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Lot 7


London, 1793, of Neoclassical urn shape with reed mounts, 29cm high, (c.17 tr. ozs gross weight)

Provenance: Private collection, Dorset.

Condition Report: click here
Estimate: £1,500 - £2,000
Bidding ended. Lot is unsold.

Paul Storr 
Paul Storr was an English goldsmith and silversmith working in the Neoclassical and other styles during the late eighteenth and early nineteenth centuries. His works range from simple tableware to magnificent sculptural pieces made for royalty.
Storr was England’s most celebrated silversmith during the first half of the nineteenth century and his legacy lives on today. His pieces historically and currently adorn royal palaces and the finest stately homes throughout Europe and the world. Storr’s reputation rests on his mastery of the grandiose Neoclassical style developed in the Regency period. He quickly became the most prominent silversmith of the nineteenth century, producing much of the silver purchased by King George III and King George IV. Storr entered his first mark in the first part of 1792, which reflects his short-lived partnership with William Frisbee. Soon after, he began to use his PS mark, which he maintained throughout his career with only minor changes. His first major work was a gold font commissioned by the Duke of Portland in 1797 and in 1799 he created the “Battle of the Nile Cup” for presentation to Lord Nelson.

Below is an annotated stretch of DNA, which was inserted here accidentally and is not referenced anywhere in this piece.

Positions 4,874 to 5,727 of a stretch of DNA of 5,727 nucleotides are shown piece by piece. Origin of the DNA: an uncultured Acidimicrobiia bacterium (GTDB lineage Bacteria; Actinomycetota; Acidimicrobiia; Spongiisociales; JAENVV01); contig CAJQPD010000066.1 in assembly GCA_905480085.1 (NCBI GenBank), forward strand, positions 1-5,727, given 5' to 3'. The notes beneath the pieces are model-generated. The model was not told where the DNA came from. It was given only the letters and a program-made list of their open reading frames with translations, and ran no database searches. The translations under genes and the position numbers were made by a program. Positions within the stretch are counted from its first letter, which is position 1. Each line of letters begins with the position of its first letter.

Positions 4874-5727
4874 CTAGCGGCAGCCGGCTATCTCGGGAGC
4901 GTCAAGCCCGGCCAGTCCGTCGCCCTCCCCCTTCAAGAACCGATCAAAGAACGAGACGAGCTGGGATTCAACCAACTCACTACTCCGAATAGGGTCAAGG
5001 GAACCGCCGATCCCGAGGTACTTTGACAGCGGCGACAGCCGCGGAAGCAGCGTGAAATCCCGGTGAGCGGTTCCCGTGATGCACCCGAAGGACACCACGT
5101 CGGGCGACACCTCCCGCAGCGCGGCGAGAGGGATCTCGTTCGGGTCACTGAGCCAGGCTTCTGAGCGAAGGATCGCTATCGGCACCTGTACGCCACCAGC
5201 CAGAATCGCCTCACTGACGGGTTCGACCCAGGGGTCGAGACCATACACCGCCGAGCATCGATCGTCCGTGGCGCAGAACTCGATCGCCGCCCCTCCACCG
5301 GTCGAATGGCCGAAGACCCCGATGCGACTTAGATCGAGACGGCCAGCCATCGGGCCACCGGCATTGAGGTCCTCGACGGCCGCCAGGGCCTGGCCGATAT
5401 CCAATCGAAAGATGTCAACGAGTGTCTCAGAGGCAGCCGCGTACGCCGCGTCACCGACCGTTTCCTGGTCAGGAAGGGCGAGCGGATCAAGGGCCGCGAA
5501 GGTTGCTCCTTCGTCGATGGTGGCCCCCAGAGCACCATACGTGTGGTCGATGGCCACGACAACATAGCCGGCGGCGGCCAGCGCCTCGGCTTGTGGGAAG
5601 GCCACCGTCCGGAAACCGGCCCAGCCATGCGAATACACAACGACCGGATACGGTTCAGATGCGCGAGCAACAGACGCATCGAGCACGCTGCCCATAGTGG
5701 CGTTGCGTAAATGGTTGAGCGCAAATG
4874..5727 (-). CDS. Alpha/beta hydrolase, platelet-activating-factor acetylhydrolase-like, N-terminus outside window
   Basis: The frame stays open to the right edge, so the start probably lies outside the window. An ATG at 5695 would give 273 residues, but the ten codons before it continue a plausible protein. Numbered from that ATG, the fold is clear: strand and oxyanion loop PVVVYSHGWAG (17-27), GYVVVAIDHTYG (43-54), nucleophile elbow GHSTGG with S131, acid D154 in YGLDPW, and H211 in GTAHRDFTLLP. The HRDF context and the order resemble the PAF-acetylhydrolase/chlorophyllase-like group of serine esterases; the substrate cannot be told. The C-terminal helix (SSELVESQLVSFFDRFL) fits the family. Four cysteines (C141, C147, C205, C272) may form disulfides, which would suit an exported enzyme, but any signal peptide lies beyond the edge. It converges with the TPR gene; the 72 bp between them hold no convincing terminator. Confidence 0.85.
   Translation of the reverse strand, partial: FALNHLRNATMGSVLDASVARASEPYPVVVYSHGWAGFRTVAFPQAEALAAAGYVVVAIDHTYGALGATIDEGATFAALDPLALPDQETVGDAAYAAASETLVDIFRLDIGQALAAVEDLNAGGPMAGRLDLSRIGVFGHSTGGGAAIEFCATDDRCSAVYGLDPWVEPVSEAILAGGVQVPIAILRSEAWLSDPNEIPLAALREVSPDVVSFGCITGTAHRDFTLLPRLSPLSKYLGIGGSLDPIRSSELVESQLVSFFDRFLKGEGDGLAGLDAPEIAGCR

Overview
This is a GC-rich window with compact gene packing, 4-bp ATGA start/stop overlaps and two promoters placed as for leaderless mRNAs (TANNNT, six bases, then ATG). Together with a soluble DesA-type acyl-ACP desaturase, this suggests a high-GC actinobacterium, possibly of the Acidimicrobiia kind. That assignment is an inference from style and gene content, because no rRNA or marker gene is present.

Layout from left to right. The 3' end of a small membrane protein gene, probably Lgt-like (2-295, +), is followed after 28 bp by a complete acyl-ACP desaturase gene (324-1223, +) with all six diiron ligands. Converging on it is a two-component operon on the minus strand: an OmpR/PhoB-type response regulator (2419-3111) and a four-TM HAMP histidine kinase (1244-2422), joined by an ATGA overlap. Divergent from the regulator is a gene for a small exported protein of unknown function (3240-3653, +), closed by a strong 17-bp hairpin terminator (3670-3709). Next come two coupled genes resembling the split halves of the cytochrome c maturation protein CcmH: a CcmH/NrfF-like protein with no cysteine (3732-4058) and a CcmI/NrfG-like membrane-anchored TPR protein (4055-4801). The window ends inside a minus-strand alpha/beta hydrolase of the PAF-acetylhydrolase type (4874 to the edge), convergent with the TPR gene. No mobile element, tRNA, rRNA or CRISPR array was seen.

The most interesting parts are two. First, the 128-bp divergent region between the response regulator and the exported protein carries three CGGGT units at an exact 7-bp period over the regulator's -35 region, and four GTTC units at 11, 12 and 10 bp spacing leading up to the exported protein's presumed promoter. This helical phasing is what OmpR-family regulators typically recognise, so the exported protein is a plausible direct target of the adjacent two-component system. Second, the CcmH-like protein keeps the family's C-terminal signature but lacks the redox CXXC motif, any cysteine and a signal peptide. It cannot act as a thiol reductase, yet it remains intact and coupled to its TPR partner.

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This pot has a damaged wooden handle and there is slight surface wear throughout. 

The lid does not close entirely flush and there is a small amount of solder under foot. 

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